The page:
Having identified gymnastic missionary work as his opportunity to operate at elite level within the sport he loves, the native of Seattle has spent the last 20 years working all over the world, coaching at 13 World Championships and representing six different federations.
"My record is believed to be unique," he says. "I've worked with Bolivia, Ecuador, Iran – it was meant to be a no-go for Americans but I was the head coach and head of the delegation for the Iranian gymnastic team in the mid-90s – Namibia, Barbados and Yemen.
"There are 130 countries associated to the International Gymnastics Federation. I half-jokingly tell people that only 25 or 30 of those either don't need or don't want my help . . . the likes of the US, Japan, Germany, Italy, China, Spain, France, everywhere everybody wants to go. My beat is everybody else, and I can help anybody who wants to work with me because I have a vision and I have a plan.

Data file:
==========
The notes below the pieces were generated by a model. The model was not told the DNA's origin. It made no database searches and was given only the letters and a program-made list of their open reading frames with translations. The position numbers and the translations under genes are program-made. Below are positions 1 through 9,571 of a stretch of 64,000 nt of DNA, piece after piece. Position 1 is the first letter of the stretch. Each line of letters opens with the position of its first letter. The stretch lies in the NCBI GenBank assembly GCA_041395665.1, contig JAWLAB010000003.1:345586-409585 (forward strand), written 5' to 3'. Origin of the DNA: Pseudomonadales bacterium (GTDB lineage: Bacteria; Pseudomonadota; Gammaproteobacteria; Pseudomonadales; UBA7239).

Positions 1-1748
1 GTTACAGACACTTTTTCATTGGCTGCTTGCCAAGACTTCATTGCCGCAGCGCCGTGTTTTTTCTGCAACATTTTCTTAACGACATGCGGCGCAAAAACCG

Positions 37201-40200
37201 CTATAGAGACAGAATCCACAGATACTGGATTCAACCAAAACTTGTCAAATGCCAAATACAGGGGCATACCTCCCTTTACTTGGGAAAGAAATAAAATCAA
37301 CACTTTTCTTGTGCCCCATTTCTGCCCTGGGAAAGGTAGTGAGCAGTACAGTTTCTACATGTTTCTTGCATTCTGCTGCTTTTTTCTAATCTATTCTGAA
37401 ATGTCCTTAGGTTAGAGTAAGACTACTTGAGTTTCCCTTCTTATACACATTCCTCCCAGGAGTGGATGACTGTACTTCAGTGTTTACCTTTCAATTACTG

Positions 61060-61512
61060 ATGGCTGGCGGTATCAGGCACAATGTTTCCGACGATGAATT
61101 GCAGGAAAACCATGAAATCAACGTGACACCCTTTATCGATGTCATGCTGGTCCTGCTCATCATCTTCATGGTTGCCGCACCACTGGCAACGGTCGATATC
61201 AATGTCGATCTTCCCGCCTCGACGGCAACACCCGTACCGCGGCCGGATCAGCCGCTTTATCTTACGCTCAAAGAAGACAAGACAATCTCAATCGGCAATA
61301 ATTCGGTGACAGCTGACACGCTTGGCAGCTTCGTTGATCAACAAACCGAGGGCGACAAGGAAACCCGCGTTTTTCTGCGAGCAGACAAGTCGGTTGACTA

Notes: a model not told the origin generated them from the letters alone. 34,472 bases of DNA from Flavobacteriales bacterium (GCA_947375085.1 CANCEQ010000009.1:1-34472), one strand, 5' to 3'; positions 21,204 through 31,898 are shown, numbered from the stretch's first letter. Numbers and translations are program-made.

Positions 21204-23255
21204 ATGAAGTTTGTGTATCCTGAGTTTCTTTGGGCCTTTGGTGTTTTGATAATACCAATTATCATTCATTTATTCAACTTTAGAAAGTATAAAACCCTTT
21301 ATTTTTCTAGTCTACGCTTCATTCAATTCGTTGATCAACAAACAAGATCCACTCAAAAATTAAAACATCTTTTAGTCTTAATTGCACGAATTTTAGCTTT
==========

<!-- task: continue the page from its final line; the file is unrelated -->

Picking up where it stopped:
"One of the trademarks of Americans is an attitude, the downside of which is 'Hey, we can build a brand new country in Iraq in a year and a half.' That's hubris. The other side of that, because it's topical, is the Soviets put a satellite into space which was a big deal in America where we were paranoid about the Cold War. April 1961 they put a man into space, so John F Kennedy gets on national television that May, his speech-writers had written that we were going to put a man on the moon and return him safely some time in the future. Kennedy, without telling anyone, looks into the camera and says we're going to put a man on the moon and return him safely to the earth some time in this decade. July 21, 1969 . . . it's possible if you try it."